Who 'owns' a company?
Who ‘owns’ a company? For public listed companies, the answer seems clear: shareholders. As ‘owners’, companies should consequently be managed and run in their interest.
Yet this widely held assumption, which helps underpin the primacy of shareholders within British corporate governance, is wrong. With corporate governance back on the government’s agenda, better understanding the nature of ownership of public companies and the governance rights derived from it has important implications for how the government should approach reform.
Critically, both in British law and theory shareholders are not ‘owners’ of the company they have shares in, and lack many of the rights and powers typically derived from ownership. In 1948, the Court of Appeal ruled that “shareholders are not, in the eyes of the law, part owners of the company”. The House of Lords strongly reaffirmed that ruling in 2003, a judgement the EU’s recent Shareholder Directive echoed. Ownership of capital – in this case, owning shares – is therefore legally and theoretically not the same as ownership of the company. Companies are not 'owned' by their shareholders but are incorporated bodies which bring together a range of stakeholders - owners and suppliers of capital, labour, suppliers and customers. In reality, no one ‘owns’ a public company. Public companies should instead be seen as institutions designed to facilitate a dense web of contractual relationships between management, shareholders, employees, and creditors, among others, each providing a mix of tangible and intangible assets.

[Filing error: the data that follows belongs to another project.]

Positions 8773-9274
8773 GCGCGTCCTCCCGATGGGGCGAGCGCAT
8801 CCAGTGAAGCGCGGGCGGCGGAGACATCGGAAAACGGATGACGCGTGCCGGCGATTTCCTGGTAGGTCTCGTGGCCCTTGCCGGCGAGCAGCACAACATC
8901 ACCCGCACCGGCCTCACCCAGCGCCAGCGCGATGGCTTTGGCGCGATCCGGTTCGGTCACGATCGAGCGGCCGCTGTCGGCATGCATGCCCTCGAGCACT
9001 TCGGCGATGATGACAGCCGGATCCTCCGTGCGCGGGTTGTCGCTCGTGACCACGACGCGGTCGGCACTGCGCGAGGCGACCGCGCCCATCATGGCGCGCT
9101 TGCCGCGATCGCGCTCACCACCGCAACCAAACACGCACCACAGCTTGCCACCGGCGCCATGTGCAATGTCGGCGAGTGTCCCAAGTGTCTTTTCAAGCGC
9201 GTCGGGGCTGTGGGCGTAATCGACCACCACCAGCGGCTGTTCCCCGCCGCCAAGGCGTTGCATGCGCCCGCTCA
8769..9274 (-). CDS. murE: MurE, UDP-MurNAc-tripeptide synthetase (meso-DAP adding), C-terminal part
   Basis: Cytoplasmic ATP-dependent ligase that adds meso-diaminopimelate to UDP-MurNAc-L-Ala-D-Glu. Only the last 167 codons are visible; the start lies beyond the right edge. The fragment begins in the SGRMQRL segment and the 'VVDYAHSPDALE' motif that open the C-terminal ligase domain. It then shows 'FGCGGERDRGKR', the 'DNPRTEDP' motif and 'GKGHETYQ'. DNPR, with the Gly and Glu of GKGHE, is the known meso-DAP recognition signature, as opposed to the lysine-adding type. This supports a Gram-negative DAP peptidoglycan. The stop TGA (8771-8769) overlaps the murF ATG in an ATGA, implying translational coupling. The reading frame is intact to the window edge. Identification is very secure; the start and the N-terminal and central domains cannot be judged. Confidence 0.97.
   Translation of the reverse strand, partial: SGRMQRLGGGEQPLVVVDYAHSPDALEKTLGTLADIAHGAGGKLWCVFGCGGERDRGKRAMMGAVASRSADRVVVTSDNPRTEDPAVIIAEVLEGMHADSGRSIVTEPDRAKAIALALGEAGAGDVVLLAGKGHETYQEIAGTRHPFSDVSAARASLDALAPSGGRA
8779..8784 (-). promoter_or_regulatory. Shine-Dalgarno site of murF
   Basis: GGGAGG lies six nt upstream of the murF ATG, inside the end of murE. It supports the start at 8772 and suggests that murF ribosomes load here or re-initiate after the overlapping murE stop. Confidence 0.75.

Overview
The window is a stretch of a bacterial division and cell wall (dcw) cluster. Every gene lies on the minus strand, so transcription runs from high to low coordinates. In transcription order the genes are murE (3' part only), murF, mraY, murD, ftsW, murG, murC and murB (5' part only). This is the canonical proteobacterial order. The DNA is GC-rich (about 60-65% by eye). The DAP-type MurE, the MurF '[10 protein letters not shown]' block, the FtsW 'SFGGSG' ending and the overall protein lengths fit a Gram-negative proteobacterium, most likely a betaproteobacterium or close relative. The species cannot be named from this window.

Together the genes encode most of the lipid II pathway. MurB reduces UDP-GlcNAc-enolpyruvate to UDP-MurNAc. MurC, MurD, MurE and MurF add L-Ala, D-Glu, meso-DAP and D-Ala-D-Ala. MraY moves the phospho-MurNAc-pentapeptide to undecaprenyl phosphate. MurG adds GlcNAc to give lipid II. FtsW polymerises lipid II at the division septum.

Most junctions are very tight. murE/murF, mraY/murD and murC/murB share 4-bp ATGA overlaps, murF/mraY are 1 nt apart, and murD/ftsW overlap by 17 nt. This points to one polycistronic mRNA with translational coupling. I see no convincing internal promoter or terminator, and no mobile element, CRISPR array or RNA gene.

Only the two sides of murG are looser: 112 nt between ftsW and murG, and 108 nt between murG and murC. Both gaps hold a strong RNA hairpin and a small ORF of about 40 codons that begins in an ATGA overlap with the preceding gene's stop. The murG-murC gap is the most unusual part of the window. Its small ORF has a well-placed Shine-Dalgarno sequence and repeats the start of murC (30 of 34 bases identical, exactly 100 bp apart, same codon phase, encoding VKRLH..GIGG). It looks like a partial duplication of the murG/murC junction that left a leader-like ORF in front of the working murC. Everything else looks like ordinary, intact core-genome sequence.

Shareholders play a vital role in contributing their capital to that enterprise, but as an investment for which they expect to receive a return. As the Harvard Review of Business has said, shareholders are less like owners and more like renters, often very short term at that. As such, companies are the mechanism by which various investments and forms of labour come together to produce goods and services for profit. Shareholders are important in this process, but they are not owners of the enterprise.
If this misunderstanding had only theoretical implications, it would perhaps be of only passing interest. However, misunderstandings around ownership and the control rights derived from it help underpin the doctrine of shareholder primacy that is at the heart of UK corporate governance. As Colin Mayer, the University of Oxford corporate governance expert argues, a critical problem of this model is that the public company is a remarkably powerful instrument for balancing the interests of different parties, like investors, employees, suppliers, and local communities, yet one particular interest group - its shareholders – has come to dominate how companies are run and for whom.
This is hugely problematic because many of the longstanding weaknesses in the UK economy – low levels of investment, high levels of inequality, and excessive short-termism in particular – are related to how we organise our companies, and how that impacts on their performance.